That a music movement has appreciation for this world famous wine is well in order. What’s worst is when I was in Saint Tropez and saw young jetsetters squirting Cristal from magnum bottles in known racing drivers fashion just to show of their economic muscles, and unwittingly exposing their minimal brain capacity.

The history behind the mythical wine derives from the time when Russia was the largest export market for many of the famous champagne houses in Reims. Foremost reputation among the most powerful Russians had Louis Roederer. But the Russian tsar Alexander II was not satisfied with serving the same champagne as his subjects, so he called Louis Roederer to a meeting where it was decided that he would get his very own remarkable and fantastic bottle to show his guests. In 1876 he placed a special purchase order for the first transparent Cristal bottles with a flat bottom, which at that time were made of genuine crystal.

The wine was incomparably sweet and caused Roederer certain sales problems after the Russian revolution as they had unpaid invoices and a stock of sweet champagne that no one wanted. Rumors flourish frequently that there may still be bottles left from the days of the tsar in Russia, or on the bottom of the sea in sunken ships. How ever nothing suggests that any such bottles exist.  After World War II Roederers management felt that it was time to renew the Russian connection when they wanted to find an equivalent to Moet & Chandons successful prestige champagne Dom Pérignon. It was an easy decision to reintroduce the tsar’s old bottle in a modern shape filled with a bubbly dry wine.

The wine is made since 1970 solely in stainless steel tanks with grapes from their own vineyards in Aÿ, Verenay,Verzy and and Cumiéres, mainly Pinot Noir and Chardonnay from Avize and Le Mesnil. It´s style is ultra sophisticated with a wild silky softness in combination with a nutty fireworks backed by exotic fruitiness in a caramel filled body. When Cristal is at it´s best I discover tones of everything that makes life worth living. In short one of the most perfect classic champagnes the world has to offer. Cristal Rosé is an even more expensive and uncommon product which has been cast in a similar form, but in it´s lovely figures it moves slightly more to strawberries with cream. It gets it´s color from contact with peelings from Pinot grapes which have grown on old grape vines in Aÿ. Composition of grapes is most often 70% Pinot Noire and 30 % Chardonnay. To me this rosé wine is without a doubt the worlds foremost rosé all categories.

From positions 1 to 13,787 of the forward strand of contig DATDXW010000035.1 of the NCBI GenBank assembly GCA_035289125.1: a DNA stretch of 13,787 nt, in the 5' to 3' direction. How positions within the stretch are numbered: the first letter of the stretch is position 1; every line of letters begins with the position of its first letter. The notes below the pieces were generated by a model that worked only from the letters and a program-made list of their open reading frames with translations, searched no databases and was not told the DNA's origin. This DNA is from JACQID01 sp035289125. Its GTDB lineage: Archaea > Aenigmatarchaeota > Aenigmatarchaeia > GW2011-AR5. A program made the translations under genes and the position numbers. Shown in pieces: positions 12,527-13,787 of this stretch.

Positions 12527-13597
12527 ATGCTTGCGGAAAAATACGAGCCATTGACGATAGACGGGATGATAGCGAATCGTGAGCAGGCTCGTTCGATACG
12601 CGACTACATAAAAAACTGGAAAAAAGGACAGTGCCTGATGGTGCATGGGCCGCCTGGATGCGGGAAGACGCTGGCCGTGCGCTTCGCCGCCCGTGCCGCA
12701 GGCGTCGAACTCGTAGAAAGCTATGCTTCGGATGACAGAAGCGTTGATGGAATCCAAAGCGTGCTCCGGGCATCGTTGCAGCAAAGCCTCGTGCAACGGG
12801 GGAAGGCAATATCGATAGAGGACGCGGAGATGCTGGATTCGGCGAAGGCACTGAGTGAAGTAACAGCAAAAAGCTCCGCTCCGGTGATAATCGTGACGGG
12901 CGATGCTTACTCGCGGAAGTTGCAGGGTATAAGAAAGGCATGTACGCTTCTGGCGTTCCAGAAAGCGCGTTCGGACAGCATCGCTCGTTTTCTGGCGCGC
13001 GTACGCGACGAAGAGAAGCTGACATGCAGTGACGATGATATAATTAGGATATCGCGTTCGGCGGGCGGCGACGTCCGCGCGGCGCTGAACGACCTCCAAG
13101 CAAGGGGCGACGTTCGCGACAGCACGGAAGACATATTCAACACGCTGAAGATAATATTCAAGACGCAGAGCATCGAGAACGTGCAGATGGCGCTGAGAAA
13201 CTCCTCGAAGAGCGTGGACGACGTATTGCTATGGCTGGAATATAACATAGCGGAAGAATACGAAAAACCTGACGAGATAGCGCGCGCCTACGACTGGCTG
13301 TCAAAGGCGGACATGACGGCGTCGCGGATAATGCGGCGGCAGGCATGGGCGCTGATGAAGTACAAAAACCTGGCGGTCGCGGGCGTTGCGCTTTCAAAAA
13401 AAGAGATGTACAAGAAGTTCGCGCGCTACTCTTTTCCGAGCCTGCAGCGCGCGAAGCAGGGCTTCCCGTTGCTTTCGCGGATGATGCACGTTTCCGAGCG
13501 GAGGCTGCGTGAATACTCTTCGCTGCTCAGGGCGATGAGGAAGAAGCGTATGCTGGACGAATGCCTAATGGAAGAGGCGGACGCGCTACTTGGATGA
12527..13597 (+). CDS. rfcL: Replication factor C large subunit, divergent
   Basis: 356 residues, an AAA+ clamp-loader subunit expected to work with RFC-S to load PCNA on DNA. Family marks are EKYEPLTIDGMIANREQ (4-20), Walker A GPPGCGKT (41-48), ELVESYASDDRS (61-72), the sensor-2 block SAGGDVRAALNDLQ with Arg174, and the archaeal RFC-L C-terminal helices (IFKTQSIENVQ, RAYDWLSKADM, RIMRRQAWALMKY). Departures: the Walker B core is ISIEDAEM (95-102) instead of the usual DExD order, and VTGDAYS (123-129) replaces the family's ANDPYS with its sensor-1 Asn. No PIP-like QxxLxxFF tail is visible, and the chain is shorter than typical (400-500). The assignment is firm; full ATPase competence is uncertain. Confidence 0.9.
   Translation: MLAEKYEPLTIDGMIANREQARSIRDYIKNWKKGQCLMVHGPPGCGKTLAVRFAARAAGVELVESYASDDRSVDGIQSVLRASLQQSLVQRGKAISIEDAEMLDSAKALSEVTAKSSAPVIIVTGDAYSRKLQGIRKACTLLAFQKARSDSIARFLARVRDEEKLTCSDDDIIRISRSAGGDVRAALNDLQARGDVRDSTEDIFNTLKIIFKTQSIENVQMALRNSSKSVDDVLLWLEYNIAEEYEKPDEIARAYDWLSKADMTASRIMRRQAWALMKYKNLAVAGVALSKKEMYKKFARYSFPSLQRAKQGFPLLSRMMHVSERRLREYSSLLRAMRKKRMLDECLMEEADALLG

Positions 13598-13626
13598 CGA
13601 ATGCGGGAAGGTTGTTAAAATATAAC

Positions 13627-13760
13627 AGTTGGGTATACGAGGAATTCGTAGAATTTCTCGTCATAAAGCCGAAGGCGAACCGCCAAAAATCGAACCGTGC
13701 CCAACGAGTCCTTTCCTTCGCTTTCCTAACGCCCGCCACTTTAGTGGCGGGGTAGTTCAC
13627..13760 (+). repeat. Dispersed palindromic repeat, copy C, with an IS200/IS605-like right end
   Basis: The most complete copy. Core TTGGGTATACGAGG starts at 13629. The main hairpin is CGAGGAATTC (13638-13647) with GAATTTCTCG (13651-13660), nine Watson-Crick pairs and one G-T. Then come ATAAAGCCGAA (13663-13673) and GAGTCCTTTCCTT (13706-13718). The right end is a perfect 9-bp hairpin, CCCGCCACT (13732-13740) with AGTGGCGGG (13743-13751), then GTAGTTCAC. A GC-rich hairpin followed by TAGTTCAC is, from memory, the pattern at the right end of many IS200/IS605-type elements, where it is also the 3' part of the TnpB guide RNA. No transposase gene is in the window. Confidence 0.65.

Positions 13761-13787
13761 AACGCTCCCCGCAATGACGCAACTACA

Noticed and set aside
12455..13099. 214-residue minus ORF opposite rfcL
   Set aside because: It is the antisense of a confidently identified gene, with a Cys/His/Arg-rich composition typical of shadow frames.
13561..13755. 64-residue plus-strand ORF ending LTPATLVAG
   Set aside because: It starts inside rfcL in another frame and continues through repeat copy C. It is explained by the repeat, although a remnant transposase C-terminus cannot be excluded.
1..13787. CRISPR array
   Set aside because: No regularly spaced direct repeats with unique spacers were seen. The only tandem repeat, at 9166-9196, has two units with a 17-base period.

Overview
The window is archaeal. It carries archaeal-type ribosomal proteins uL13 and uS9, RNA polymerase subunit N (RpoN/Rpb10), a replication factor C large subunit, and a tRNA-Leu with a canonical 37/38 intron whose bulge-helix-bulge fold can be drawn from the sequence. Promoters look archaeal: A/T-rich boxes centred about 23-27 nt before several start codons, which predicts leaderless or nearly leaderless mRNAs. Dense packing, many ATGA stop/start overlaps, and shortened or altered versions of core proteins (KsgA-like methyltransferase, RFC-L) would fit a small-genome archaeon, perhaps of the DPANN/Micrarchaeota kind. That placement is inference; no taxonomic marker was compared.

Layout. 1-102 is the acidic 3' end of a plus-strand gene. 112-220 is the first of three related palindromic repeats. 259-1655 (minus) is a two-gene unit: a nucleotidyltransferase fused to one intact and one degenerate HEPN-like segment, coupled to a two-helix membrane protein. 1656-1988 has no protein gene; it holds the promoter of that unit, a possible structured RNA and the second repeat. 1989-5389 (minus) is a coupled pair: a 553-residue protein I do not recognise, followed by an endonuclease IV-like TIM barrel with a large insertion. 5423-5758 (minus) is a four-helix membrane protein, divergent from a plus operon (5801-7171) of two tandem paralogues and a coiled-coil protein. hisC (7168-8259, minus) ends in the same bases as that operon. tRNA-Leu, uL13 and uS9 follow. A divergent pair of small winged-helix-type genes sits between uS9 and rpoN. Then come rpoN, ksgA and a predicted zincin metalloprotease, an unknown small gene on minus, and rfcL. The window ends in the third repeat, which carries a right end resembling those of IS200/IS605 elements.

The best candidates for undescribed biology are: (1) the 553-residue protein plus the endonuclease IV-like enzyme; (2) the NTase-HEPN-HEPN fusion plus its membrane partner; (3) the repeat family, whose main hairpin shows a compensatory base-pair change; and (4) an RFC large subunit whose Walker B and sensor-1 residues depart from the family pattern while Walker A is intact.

How is the quality today seen from a historical perspective? In august 2007 I updated my already voluminous testing register of this fantastic wine at an extremely extensive Cristal testing at the great and now starred Solleröd Kro north of Copenhagen. A private Danish real enthusiast that performed the same type of testing last year of Dom Pérignon had collected the wines during thirteen years. The whole event was superbly conducted. The Scandinavian testing group enjoyed a wonderful day with colossal quantities of first class food and Cristal in equal amounts.

Winner this time was found among the middle aged wines. Most impressive where vintage 1979 and 1982, taken into account that older vintages cost a fortune purchase should be made among the younger vintages.  It should how ever be mentioned that vintages 40-, 50-, and 60- when in perfect condition, are worth every penny.  Below you can see what I consider be the quality of almost all vintages that has been produced during the beginning years of 2000. The left column reflects today’s status and the right its potential top ranking.

What then is the greatest Cristal ever made? If you want to learn it so I would suggest a dinner preceded by the 1988 Cristal Rosé and Cristal Rosé 1979 followed by a generous serving of duckliver with the 1949 and 1955.  I hardly think that the old tsar would turn in his grave.

 

 

Advertisements

Leave a Reply

Fill in your details below or click an icon to log in:

WordPress.com Logo

You are commenting using your WordPress.com account. Log Out / Change )

Twitter picture

You are commenting using your Twitter account. Log Out / Change )

Facebook photo

You are commenting using your Facebook account. Log Out / Change )

Google+ photo

You are commenting using your Google+ account. Log Out / Change )

Connecting to %s